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Demand-side vs. supply-side technology policies: Hidden treatment and new empirical evidence on the policy mix

Marco Guerzoni () and Emilio Raiteri ()

Research Policy, 2015, vol. 44, issue 3, 726-747

Abstract: This paper provides new empirical evidence about the impact of various technological policies upon firms’ innovative behaviour. We take into consideration the role of policies for innovative activities and we focus on their interaction. While supply-side policies such as R&D subsidies and tax credits have been both extensively discussed in the literature and empirically investigated, the analysis of innovative public procurement is a growing trend in the literature, which still lacks robust empirical evidence. In this paper, we replicate the existing results on supply-side policies, surmise fresh empirical evidence on the outcome of innovative public procurement, and address the issue of possible interaction among the various tools. When controlling for the interaction with other policies, supply-side subsidies cease to be as effective as reported in previous studies and innovative public procurement seems to be more effective than other tools. The preliminary evidence suggests that technology policies exert the highest impact when different policies interact.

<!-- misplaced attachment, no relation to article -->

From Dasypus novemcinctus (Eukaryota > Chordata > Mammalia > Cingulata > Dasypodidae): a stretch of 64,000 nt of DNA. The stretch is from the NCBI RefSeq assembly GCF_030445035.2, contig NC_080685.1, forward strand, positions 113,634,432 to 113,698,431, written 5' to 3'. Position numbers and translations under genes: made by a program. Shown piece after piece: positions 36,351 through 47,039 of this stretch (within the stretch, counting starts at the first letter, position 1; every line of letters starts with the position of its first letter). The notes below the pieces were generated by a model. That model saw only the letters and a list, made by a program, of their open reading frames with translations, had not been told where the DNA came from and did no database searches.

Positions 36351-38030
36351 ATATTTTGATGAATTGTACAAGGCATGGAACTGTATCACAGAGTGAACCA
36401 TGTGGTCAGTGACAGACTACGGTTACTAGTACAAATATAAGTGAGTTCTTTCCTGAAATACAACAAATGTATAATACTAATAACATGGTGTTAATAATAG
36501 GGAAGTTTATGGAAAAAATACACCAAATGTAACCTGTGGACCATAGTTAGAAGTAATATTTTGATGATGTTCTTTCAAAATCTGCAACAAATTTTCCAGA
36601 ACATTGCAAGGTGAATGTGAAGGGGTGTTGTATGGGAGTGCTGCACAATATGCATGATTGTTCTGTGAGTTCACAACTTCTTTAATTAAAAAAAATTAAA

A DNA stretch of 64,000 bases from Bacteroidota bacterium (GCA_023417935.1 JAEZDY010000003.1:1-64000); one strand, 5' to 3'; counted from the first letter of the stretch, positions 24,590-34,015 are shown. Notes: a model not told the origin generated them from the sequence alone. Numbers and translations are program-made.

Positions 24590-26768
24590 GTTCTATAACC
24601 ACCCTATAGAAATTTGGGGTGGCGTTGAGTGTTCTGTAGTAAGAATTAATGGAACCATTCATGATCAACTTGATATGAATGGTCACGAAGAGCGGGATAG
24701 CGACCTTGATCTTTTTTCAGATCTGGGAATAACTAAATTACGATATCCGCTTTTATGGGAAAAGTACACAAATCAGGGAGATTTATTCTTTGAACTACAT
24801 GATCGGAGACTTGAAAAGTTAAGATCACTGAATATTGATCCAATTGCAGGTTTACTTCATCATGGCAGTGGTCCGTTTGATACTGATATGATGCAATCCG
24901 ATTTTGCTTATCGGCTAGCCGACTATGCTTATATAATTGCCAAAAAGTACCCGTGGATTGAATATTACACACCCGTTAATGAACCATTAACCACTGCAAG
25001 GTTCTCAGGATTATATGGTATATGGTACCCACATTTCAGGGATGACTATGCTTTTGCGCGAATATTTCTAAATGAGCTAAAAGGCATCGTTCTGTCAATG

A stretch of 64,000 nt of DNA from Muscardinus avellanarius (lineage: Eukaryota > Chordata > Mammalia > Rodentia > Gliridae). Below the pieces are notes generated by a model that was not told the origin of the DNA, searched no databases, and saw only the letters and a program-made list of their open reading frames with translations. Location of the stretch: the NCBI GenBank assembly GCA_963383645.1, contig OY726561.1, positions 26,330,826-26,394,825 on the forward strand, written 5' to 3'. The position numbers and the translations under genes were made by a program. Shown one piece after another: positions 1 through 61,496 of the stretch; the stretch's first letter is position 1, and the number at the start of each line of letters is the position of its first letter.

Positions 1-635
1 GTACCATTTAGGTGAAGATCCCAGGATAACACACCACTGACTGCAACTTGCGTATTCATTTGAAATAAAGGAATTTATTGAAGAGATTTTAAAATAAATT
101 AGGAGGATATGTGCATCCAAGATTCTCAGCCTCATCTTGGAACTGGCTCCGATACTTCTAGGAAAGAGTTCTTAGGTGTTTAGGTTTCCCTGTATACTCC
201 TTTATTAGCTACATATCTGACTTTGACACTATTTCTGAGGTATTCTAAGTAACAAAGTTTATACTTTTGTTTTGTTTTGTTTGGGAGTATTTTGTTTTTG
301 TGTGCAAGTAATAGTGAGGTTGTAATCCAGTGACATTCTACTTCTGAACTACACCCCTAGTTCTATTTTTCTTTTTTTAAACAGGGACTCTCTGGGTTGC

Keywords: R&D subsidies; Public procurement; Crowding-out; Confounding effect; Hidden treatment; Propensity score matching (search for similar items in EconPapers)
Date: 2015
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Persistent link: https://EconPapers.repec.org/RePEc:eee:respol:v:44:y:2015:i:3:p:726-747

DOI: 10.1016/j.respol.2014.10.009

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